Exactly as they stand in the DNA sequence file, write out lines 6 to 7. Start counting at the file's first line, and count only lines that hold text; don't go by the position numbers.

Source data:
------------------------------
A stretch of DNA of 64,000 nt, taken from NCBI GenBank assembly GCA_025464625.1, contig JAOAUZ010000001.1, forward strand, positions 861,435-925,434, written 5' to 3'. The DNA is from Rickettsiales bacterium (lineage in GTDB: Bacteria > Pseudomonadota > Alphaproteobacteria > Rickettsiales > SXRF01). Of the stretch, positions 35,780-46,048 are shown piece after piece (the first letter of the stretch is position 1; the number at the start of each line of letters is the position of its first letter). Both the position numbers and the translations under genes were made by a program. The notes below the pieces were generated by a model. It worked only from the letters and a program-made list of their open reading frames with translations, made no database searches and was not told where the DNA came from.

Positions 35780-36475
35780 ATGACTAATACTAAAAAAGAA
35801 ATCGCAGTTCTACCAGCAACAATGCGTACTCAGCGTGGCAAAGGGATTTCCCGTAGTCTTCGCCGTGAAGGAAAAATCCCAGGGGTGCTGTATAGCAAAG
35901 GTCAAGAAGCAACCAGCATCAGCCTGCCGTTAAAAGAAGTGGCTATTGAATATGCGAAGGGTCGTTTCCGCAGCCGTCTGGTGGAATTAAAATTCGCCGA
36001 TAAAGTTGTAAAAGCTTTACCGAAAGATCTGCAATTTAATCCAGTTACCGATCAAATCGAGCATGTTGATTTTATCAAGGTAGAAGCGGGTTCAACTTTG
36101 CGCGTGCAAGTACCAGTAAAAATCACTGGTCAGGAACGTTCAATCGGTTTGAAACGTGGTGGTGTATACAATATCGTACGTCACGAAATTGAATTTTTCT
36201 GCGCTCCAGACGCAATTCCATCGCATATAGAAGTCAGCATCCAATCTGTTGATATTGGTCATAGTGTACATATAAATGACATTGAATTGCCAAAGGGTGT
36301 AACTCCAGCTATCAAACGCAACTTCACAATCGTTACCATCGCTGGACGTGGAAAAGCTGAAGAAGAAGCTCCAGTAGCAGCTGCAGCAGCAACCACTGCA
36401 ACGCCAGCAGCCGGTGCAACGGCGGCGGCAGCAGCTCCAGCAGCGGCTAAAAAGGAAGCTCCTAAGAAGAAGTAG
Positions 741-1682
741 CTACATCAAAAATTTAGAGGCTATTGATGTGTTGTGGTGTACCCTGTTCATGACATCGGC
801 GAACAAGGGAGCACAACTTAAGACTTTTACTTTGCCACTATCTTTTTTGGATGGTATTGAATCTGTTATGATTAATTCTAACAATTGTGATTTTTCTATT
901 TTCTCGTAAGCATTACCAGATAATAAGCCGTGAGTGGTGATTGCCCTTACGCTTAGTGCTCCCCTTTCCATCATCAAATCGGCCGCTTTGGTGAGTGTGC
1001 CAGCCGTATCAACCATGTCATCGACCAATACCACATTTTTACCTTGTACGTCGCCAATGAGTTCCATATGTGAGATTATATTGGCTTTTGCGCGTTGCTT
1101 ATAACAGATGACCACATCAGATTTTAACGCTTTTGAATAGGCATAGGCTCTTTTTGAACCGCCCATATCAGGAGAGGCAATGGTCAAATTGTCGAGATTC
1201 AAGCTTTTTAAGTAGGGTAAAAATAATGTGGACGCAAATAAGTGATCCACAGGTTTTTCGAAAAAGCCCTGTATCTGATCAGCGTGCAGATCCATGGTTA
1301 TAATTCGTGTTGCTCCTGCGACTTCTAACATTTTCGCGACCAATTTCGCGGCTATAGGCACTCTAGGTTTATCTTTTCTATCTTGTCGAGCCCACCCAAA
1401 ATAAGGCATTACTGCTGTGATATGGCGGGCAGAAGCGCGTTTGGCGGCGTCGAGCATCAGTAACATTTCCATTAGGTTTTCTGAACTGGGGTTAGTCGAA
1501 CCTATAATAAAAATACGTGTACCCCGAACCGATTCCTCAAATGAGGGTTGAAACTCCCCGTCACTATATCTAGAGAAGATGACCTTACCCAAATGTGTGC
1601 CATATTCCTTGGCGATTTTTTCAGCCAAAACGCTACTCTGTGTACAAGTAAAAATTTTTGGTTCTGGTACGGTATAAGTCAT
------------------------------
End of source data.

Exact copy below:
36001 TAAAGTTGTAAAAGCTTTACCGAAAGATCTGCAATTTAATCCAGTTACCGATCAAATCGAGCATGTTGATTTTATCAAGGTAGAAGCGGGTTCAACTTTG
36101 CGCGTGCAAGTACCAGTAAAAATCACTGGTCAGGAACGTTCAATCGGTTTGAAACGTGGTGGTGTATACAATATCGTACGTCACGAAATTGAATTTTTCT